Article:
Steering by Each Sunday

A sign I see every week in our community center says, “The best place to be is together.” Every time I see it, I’m reminded that where we gather isn’t important: it’s the fact that we can gather at all.

That sense of being together was what I and millions of others have missed these past many months, when the pandemic locked us down. As countries and states now reopen to varying degrees, it’s a wonderful gift to be able to gather once more with family, with friends, and with colleagues. And for those of us in Christian communities, it’s a special gift to be with one another in worship – to see joyful faces when we praise God and to touch shoulders or join hands as we come together in prayer.

In my book Tossed In Time, I said that worship together can give us an anchor for the other six days of the week. But maybe a more accurate image is as the boat’s rudder. An anchor stays in one place, after all, until we hoist it up and then drop it down somewhere else. But a rudder is what helps us go wherever we choose to move on the water. It changes our actual place in the big scheme of things, while revealing solid shores of hope and God’s activity. And (if we’re fisherfolk, for example) it can transform us from a failure-filled, dead-in-the-water, grousing group, to a fruitful and fulfilled family with true nourishment to share.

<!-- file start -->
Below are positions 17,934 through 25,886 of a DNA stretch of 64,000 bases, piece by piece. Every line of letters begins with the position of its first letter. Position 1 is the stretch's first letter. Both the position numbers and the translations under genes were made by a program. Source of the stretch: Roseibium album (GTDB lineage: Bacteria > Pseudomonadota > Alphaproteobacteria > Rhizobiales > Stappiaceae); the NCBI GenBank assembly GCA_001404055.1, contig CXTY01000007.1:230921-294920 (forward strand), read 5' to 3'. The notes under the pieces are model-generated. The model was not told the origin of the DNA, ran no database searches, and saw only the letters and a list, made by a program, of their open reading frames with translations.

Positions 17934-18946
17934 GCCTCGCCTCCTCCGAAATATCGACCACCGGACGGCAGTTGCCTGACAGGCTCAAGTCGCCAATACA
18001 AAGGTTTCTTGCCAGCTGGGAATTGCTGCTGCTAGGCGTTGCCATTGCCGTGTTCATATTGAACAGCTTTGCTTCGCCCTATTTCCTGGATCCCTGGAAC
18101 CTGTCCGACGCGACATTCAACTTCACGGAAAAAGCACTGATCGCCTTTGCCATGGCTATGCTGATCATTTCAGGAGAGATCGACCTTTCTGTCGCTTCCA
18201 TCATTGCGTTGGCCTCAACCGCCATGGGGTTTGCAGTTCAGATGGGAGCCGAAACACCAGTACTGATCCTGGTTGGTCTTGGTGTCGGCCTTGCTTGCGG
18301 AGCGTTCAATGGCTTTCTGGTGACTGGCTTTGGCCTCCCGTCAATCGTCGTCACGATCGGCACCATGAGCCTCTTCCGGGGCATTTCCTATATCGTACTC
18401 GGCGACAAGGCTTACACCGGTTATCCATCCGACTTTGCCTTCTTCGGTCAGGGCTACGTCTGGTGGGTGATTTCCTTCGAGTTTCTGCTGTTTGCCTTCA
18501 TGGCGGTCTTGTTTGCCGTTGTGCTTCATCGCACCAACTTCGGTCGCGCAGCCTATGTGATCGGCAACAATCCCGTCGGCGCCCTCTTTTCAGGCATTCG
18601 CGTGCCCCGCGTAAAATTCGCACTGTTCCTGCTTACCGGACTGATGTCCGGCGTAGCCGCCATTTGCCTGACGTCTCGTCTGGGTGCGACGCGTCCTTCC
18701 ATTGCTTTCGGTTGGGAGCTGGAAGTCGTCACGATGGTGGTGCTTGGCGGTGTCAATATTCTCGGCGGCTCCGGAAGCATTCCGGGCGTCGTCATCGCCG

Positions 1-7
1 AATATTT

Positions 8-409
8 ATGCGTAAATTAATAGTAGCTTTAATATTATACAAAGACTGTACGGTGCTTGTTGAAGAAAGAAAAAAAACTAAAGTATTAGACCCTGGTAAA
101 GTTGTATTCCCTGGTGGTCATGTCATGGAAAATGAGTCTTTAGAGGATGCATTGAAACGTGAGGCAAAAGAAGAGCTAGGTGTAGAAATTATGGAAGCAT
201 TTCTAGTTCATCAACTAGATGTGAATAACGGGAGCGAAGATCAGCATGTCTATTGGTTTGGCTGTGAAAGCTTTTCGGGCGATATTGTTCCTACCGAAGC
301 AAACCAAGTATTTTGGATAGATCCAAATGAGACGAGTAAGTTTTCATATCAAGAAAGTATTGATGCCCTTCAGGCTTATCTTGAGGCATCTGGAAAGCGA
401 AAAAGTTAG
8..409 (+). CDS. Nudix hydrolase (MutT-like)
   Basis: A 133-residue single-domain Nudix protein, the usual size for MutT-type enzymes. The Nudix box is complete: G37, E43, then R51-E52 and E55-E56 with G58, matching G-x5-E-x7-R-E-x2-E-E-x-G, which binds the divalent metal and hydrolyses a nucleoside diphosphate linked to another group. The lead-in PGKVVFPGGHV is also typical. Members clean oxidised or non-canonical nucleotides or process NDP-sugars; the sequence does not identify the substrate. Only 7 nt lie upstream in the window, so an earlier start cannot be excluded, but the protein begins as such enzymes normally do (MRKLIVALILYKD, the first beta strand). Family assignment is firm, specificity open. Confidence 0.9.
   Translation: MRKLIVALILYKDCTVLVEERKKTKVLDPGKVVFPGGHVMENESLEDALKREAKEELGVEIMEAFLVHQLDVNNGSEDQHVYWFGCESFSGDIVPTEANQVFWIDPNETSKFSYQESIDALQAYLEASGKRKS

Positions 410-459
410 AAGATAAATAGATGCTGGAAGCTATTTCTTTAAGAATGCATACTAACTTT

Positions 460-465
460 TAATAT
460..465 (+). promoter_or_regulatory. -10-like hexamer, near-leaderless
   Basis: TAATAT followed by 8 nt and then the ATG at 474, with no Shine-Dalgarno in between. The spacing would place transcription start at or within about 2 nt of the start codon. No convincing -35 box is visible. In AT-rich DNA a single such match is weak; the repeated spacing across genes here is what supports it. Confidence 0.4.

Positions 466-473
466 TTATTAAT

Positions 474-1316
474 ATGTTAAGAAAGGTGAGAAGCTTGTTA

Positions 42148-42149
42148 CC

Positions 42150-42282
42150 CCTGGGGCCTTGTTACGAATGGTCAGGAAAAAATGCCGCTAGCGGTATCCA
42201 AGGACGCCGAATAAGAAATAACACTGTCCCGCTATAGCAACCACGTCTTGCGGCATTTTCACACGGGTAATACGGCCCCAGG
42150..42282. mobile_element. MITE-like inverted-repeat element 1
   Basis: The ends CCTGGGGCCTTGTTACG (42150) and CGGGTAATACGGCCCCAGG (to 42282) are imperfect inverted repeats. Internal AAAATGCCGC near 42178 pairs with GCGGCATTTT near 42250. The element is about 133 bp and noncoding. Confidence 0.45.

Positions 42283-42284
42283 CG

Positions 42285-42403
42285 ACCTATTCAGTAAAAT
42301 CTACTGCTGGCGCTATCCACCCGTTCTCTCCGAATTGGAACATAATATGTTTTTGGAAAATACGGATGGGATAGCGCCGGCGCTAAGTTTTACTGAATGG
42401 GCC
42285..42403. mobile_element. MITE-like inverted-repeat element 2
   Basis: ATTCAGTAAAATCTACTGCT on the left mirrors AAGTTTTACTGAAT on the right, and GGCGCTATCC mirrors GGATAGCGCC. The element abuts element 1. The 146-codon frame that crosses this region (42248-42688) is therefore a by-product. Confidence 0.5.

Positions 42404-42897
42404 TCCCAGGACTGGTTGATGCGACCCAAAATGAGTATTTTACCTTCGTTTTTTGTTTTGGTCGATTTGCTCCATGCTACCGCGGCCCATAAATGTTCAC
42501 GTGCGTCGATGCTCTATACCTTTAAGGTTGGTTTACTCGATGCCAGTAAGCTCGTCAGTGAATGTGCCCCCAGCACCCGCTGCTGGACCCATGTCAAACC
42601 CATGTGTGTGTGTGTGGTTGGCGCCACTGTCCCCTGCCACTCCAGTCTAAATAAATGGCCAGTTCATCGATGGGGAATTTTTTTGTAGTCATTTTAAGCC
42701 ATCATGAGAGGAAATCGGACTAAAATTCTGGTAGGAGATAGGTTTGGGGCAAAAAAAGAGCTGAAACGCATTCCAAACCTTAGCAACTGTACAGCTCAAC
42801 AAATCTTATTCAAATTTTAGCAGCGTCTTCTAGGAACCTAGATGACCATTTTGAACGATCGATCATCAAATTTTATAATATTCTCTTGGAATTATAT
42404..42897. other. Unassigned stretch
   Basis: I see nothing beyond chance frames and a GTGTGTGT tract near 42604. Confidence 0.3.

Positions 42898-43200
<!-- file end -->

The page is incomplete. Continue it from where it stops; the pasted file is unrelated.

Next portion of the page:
Of course, the transformation that communal worship can bring is not to be taken for granted. Just because we come sit in a pew or on a chair or in a coffee shop listening to religious music or hearing words about God doesn’t make us spiritual, turn our hearts around, or change our behavior. But if we gather before the One who created us as the authentically beautiful, broken, unfinished people we are, something usually happens within us, even among us. Worship becomes a time that’s charged with memory, meaning, and mission.

• Memory of when we have encountered the Mystery before, piloting our ship in deep, eternal waters.

• Meaning when we arrive as frazzled, scattered selves, but leave as a bonded, common community.

• Mission when we’re reminded that we can share the reality of God and God’s love for everyone, to change this messed-up world one action, one prayer at a time.

There’s nothing magic about communal worship, but it’s not surprising when the Spirit shows up. Just plan to come as you are and be ready to use the rudder.

Your partner in faith,

Betsy Schwarzentraub